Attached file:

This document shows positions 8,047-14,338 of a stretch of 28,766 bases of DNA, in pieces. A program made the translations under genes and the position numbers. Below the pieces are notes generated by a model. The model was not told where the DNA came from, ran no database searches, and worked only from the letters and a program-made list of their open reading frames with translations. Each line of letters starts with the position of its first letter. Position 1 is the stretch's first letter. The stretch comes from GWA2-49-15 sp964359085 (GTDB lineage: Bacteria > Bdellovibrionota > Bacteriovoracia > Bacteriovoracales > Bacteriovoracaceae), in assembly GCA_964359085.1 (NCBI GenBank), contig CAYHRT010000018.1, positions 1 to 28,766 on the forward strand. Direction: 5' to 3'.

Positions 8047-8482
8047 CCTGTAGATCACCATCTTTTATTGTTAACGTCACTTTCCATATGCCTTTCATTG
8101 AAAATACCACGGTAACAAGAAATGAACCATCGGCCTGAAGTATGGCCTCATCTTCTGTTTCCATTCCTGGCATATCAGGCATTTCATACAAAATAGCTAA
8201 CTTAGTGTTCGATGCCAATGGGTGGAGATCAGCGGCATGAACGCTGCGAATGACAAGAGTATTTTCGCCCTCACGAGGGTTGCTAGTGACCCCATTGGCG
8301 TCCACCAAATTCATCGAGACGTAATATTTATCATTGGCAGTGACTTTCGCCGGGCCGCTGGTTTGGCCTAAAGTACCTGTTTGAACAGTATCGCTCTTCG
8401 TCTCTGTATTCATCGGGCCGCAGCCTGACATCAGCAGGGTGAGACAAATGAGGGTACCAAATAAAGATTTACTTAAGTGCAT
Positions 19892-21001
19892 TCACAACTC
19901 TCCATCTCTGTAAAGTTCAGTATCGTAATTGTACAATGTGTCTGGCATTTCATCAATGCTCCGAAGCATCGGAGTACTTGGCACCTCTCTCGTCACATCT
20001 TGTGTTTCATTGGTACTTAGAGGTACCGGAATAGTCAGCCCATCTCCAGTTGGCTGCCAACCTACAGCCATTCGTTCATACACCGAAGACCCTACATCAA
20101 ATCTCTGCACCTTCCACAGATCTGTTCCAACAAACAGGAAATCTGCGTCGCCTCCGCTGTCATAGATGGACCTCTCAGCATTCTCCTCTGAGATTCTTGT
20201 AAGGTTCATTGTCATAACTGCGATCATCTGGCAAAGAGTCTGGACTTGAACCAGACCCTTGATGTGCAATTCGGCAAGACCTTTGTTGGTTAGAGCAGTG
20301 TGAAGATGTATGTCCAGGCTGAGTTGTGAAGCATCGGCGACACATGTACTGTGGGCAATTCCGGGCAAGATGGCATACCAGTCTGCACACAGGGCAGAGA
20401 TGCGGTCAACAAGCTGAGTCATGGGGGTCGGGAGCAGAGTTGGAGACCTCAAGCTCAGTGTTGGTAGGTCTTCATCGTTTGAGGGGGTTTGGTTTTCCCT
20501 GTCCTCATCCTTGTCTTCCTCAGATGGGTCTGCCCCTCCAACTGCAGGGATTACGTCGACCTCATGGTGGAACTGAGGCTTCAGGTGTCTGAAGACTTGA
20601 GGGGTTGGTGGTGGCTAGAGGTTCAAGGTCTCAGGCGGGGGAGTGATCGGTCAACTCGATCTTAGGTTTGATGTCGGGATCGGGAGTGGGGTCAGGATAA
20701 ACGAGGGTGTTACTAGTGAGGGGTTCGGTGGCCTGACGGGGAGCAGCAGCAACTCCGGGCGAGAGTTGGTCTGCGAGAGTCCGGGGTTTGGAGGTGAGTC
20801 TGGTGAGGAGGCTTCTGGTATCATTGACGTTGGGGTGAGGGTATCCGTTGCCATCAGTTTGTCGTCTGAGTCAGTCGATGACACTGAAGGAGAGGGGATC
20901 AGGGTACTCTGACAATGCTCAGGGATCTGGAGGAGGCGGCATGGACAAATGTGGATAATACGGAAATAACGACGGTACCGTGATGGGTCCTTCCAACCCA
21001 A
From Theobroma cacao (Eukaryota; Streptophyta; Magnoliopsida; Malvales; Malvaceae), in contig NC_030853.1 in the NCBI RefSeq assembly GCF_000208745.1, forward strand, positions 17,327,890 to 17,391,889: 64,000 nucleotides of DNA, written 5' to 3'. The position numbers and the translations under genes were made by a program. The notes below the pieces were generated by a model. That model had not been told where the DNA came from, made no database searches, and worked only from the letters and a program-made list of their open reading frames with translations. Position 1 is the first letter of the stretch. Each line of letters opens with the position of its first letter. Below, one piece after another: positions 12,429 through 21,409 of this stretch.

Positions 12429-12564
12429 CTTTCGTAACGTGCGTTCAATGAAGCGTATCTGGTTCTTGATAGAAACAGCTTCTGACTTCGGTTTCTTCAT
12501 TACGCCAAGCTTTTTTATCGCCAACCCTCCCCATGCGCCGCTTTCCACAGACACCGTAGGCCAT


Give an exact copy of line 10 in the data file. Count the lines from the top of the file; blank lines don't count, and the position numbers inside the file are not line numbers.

19901 TCCATCTCTGTAAAGTTCAGTATCGTAATTGTACAATGTGTCTGGCATTTCATCAATGCTCCGAAGCATCGGAGTACTTGGCACCTCTCTCGTCACATCT